Following a manic day of moving pieces of furniture left and right, backwards and forwards, and generally wasting time, we finally arrived at an arrangement of furniture and objects on the Sungoose stand at the Decorative Antiques and Textiles Fair, Battersea that all parties were happy with. Sharing is a tricky business, particularly when neither party wants to be forceful. There is a limit to the amount of 'please do' and ' no you' and ' I never liked it anyway, you have the space' that one can tolerate before you just want to scream and behave badly. Anyway, we got through it and it looked fine. Pearse disappeared and Mrs Sungoose and I took up our positions, ready to sell.
But I also need to buy and I spent the early hours rushing around spotting things for the surreal project I am working on in Hungary. I have a piece of paper in my pocket with small print which is a long shopping list that I was battling my way through- divided emotionally between the urge to get rid of things and the urge to acquire more.
One of the joys of the end of the day at the fair is when to have the first glass of alcohol. In the old days we would debate at what time was Seabreeze o'clock. The cocktail of grapefruit, cranberry and vodka. Fairs can be very dehydrating and the mixture of fruit was always a good one, and a stimulation to push you through to the end of the day.
Once in San Francisco at the Fall show I had a few too many. It spawned the phrase "what you don't mess up, you can claim as a triumph". The opening night party of that show is now something of a legend. It is the most lavish opening party I know. Stationed by my booth was a curious looking waiter who had a shiny bald head, with seemingly one part missing. His head looked as if a slice had been taken away. He was super charming and had as his responsibility, the caviar and vodka shots stand. The evening wore on and I visited his stand regularly, indeed rather too regularly. Towards the end of the evening I was getting rather jovial and was looking forward to the exit. Suffice to say a client and her decorator appear and look intently at a pair of mirrors. After some time they approach me asking ' are those mirrors available?'. Concentrating with all my might and manner, I utter the word "yes" they withdrew and muttered together for some time. Again they approached asking " may we buy them?" I considered their proposal and with some trepidation managed to get out the word "yes". Probably the hardest sale I have ever made. But "what you don't mess up you can claim as a triumph" was born.
The extraordinary thing about Decorative Antiques and Textiles Fair, Battersea is the number of dogs. Seemingly every stand and every visitor has a dog. They come in all sizes and some match their owners and others are diametrically opposite. I think this is the only fair where there is a dog bowl of water by the entrance. At any given moment you can hear a bark or a whine. The most intense moment was on Thursday when a buzz swept through the fair from left to right as the dogs serially went CRAZY. An announcement over the tannoy explained there was a squirrel in the hall!
The fair divides old school from the new. There are young fashionable people who look like they went to art school .They either sell bleached chairs and chateau windows turned into mirrors or cabinet makers' benches as serving tables and industrial light fittings are everywhere. Then there are the old guard, they dress smartly and the men often wear a tie. They sell antiques. They gather and moan because they can recall better times. The average age in this division is around 70. The art school types sell and sell and sell. The old boys and girls stand around waiting for a client who might understand what 'Elizabethan' means. Despite their misery they do find great things and Tony produces a fabulous pietra dura circular table top. The nicest I have seen in years. Tony is fantastic. He has been around. He has reading glasses on a string and a moustache that reminisces on its own. His soft friendly voice is modulated by his generous stomach that enters the room a moment before him. I have bought from him for years and years. His eye remains innovative but driven by quality and technical excellence. It is actually a treat to buy from him.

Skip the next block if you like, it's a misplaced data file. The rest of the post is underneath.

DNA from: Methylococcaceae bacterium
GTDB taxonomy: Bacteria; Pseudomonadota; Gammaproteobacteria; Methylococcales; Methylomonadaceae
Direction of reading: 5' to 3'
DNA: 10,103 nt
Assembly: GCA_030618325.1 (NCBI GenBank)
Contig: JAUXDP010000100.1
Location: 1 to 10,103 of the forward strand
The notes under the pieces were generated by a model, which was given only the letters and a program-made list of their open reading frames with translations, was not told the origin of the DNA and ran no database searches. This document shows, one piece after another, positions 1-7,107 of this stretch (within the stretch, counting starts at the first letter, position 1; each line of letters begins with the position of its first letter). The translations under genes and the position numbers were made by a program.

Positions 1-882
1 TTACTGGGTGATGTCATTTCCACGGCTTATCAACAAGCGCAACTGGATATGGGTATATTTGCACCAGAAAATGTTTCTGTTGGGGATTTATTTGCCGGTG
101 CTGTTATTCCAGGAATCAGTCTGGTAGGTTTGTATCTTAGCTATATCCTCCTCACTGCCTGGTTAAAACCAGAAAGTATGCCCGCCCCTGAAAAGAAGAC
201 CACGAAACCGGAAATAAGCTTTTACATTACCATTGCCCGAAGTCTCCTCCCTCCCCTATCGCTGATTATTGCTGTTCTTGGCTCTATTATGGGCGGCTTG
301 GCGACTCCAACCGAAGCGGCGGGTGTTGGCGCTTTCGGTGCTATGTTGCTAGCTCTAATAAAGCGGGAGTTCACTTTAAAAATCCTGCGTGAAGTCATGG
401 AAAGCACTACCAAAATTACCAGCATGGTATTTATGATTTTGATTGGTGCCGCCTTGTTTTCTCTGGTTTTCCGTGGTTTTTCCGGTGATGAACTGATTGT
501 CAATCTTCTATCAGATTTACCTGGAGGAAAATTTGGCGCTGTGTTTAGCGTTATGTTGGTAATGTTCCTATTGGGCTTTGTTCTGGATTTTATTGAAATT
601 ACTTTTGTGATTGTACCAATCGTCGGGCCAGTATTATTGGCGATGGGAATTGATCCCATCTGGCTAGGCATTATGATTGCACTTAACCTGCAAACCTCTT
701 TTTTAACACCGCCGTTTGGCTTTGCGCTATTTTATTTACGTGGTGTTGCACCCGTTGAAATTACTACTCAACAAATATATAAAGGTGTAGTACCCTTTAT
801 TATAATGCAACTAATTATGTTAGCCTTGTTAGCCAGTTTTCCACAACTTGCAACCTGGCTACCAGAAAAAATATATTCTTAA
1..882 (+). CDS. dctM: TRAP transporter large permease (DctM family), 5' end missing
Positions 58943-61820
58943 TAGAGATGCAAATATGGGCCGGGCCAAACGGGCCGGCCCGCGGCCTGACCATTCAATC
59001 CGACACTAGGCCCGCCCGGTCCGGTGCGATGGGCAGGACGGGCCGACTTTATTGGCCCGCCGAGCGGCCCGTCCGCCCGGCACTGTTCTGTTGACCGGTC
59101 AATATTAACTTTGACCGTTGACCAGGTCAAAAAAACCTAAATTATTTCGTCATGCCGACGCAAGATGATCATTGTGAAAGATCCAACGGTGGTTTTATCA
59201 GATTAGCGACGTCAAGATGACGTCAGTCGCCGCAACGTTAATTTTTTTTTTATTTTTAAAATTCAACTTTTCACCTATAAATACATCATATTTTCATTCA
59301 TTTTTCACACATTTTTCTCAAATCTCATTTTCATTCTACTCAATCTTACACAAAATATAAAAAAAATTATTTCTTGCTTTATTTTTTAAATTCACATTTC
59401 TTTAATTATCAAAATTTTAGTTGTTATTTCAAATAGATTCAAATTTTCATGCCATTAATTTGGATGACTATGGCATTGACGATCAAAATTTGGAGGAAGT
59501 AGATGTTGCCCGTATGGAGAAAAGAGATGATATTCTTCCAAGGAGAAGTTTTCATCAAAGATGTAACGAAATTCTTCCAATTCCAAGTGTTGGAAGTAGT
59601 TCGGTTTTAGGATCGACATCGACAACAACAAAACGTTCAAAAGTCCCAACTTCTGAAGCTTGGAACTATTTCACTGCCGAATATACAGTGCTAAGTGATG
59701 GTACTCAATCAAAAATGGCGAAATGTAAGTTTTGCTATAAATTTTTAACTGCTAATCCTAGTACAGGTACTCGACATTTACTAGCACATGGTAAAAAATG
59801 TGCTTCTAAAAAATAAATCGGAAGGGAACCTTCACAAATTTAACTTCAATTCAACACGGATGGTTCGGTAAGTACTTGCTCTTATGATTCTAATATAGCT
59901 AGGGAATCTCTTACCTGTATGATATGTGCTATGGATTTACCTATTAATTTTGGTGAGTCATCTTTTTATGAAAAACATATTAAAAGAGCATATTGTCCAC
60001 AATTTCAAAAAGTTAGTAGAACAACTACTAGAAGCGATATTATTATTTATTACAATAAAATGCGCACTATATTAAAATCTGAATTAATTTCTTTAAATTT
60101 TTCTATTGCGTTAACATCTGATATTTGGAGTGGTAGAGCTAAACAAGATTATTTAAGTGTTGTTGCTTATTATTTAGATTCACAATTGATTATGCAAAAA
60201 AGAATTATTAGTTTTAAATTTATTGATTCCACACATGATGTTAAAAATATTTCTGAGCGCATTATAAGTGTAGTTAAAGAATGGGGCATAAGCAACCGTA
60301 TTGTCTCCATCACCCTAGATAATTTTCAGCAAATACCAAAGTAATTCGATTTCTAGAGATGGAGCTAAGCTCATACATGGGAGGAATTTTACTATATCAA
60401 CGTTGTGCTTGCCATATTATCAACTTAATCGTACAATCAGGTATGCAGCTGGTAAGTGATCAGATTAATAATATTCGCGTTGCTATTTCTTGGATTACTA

The Masterpiece fair does not go away and I see many of our exhibitors and clients at the fair. It is a boost when people come up and say how much they like the fair. Of course, not everyone does. But it is all good, I feel passionately that this coming year will be superb and I embrace the challenge of justifying what we do and the way we do it. I am particularly excited by the number of continental dealers coming. It will have a really cosmopolitan feel. The Caprice will have to cater for greater supplies of Prosciutto and rich dark red wine.
My attention on Friday was diverted by being required to be in court. I had transgressed, and I was due to be punished. A couple of months ago I had been caught in Vauxhall parking wrongly. I was due up before the beak. At 9.30 I attended Bromley Magistrates court. A building of no great age or beauty. It seems to have been built by someone who had stayed at a Travelodge hotel. Brick and stone combined to no great effect, even describing the building as mock Georgian is to aggrandise it. I waited patiently in line as a litany of bad parkers, people with no license or insurance paraded their failings before the magistrate. The amazing thing was that the case before me, a no insurance Spaniard, lived in my street-clearly a hot bed of criminals! My turn came and my excuses were acknowledged and ignored. 3 points and a fine. Happy days.
Follow Thomas Woodham Smith on Twitter: www.twitter.com/twoodhamsmith